Monday, June 27, 2011

My 4th Calculator

My parents bought me my first calculator in 1974. I was in 10th grade and taking Algebra 2/Trigonometry. Some of my classmates were getting expensive Texas Instruments calculators to help them with their homework. Mom and Dad bought me an early version of the little square plastic case Commodore Minuteman for $40. It added, subtracted, divided, multiplied and might have had a percent key and a memory key.

Several months later I saw an advertisement for a more advanced Commodore Minuteman that had a square root key, for the same price as my original; $40.00. I convinced my parents that the square root key was worth it. That little rechargeable, LED screen, Commodore Minuteman served me well through the rest of High School, including Chemistry, Physics and Pre-Calculus. I even used it in a high school class on how to use the slide rule where all the students used their calculators to check slide rule calculations. Yea, slide rules were still in use back then and calculators were novel and expensive. I continued to use that second Commodore Minuteman all through college, including Calculus and Statistics and never used a slide rule after the slide rule class.

Well into 1980 or early 1981, my second Commodore Minuteman finally died. I replaced it with a Sharp, ELSI MATE EL-211, primarily to balance my checkbook, calculate my taxes, and keep track of the average miles per gallon our cars were getting. That Sharp is still working and I think I have replaced the batteries only once in thirty years. Along with cockroaches, my Sharp could probably survive a nuclear war.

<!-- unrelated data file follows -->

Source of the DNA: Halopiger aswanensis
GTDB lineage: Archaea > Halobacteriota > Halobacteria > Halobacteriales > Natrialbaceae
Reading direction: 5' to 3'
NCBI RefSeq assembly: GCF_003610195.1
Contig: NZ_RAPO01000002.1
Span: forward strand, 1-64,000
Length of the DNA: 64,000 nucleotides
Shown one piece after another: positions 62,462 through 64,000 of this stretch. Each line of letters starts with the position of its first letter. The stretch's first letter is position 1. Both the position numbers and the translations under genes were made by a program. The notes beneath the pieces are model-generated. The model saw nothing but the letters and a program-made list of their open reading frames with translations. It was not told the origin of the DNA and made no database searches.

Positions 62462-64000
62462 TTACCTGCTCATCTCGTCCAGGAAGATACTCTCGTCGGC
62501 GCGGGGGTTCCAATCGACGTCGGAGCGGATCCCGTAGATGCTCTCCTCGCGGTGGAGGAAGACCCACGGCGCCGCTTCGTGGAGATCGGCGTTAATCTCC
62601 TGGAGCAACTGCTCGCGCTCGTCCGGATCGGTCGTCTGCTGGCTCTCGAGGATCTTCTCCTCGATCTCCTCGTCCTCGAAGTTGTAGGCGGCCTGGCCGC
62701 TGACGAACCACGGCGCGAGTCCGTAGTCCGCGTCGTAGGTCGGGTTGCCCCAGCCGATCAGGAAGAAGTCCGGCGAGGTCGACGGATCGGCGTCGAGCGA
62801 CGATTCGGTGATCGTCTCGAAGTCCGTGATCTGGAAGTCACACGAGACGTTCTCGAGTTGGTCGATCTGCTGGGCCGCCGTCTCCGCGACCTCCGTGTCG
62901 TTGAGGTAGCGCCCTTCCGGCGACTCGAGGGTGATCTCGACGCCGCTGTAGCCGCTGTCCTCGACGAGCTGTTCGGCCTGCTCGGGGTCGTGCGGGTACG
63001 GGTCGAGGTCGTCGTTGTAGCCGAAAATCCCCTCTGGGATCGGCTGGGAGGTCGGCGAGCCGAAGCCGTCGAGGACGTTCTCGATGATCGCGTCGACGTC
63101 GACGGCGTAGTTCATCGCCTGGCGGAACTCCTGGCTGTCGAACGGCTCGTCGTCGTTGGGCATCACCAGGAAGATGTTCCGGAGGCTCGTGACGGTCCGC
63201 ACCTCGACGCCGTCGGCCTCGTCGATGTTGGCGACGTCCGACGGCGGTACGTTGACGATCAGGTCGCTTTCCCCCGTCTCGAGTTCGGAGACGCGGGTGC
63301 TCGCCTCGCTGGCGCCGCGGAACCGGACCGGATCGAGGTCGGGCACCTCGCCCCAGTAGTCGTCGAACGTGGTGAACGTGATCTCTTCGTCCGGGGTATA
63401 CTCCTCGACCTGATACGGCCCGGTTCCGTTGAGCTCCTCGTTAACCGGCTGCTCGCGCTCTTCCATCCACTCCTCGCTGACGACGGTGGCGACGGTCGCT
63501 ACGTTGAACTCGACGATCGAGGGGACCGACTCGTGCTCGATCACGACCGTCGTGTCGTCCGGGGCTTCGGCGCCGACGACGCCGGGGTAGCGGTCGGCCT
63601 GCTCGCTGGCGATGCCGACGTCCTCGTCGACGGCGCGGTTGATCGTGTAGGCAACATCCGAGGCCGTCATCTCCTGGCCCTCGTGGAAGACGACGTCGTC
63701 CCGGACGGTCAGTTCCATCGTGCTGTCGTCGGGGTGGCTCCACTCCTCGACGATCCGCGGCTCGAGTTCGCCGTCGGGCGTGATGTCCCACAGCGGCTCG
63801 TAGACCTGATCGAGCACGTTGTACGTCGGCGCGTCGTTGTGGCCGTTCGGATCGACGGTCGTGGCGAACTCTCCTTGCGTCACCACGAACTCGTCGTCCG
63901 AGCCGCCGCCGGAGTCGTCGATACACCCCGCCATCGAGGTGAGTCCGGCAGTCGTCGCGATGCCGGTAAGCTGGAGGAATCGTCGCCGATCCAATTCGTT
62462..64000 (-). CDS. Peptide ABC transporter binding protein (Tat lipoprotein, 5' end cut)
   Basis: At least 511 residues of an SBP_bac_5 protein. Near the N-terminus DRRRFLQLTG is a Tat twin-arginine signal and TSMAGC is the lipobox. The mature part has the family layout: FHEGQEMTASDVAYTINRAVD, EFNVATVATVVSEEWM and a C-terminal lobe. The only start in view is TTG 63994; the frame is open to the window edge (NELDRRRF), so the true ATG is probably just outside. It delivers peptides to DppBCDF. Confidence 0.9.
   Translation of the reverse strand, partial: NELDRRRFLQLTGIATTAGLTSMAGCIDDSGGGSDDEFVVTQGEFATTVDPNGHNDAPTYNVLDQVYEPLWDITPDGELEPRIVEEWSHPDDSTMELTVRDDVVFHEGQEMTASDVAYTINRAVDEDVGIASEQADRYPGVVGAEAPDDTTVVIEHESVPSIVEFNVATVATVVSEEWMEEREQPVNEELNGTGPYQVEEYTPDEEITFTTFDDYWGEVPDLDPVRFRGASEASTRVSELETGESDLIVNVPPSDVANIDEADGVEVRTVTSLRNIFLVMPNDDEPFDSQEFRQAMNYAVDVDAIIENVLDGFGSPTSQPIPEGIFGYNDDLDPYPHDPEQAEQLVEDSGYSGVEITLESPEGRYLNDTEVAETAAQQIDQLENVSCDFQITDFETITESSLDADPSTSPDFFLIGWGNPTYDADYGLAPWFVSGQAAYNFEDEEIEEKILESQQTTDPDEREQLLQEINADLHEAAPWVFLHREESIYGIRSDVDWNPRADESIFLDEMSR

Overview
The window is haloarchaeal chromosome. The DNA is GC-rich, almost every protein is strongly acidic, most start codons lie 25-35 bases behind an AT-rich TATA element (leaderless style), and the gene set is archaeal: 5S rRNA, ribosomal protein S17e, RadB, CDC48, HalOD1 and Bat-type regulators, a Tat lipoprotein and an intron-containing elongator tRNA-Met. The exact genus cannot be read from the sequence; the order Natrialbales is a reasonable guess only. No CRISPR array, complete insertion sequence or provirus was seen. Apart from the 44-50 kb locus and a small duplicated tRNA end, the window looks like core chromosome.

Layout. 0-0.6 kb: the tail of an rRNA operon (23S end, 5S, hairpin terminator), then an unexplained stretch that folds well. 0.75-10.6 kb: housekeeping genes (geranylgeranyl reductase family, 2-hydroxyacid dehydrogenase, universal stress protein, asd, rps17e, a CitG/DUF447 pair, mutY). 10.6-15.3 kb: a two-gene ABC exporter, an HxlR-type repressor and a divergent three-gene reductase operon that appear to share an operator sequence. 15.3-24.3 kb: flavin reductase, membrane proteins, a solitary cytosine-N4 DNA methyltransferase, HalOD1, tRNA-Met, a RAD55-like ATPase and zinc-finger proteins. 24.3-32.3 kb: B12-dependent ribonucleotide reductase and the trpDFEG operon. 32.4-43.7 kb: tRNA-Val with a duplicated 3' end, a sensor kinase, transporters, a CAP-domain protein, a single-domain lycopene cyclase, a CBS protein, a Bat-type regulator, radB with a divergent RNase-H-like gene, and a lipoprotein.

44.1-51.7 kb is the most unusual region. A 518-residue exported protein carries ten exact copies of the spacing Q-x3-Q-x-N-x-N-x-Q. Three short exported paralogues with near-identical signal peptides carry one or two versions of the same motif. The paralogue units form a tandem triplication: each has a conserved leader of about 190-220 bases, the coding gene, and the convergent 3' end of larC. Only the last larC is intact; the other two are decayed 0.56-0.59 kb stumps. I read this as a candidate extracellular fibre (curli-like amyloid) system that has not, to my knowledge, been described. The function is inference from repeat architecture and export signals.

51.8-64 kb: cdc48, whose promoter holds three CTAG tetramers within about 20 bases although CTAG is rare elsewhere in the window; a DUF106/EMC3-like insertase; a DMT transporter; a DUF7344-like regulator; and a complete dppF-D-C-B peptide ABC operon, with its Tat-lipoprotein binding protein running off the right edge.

Now that I am tutoring high school students in Algebra, Geometry, and Algebra 2/Trigonometry, however, my thirty-year-old Sharp does not offer me all the functions I would like at my disposal. I have occasionally been using the calculator application on my Verizon HTC Imagio smart phone, but after a heavy two Algebra 2/Trigonometry tutoring session in the evening, without having recharged since morning, the battery comes close to draining.

I have had my eye on the TI-83 Plus but cannot justify the cost, at least not until I start a long time tutoring relationship with an Algebra 2/Trigonometry student. Therefore, I recently bought a less expensive Casio fx-260 SOLAR, “the official calculator for use on the GED Series Mathematics Test”. Since I have lately been tutoring a couple GED students, one long term, this seemed to be the calculator to buy.

Short of the graphing capabilities of the TI-83 Plus, the Casio fx-260 SOLAR offers me all the computational power I will probably ever need, and more than I will ever use. With tax, it cost me $10.33 at Staples, a lot less than a TI-83 Plus, and nearly a fourth of the price of my first Commodore Minuteman that did nothing but add, subtract, multiply and divide.

Although I will carry and use the Casio fx-260 SOLAR when I tutor, I will keep that thirty-year old indestructible Sharp next to my checkbook for occasional balancing. Sometimes, though, I wish I still had that original Commodore Minuteman to use as a paperweight and to remind me of what used to be.

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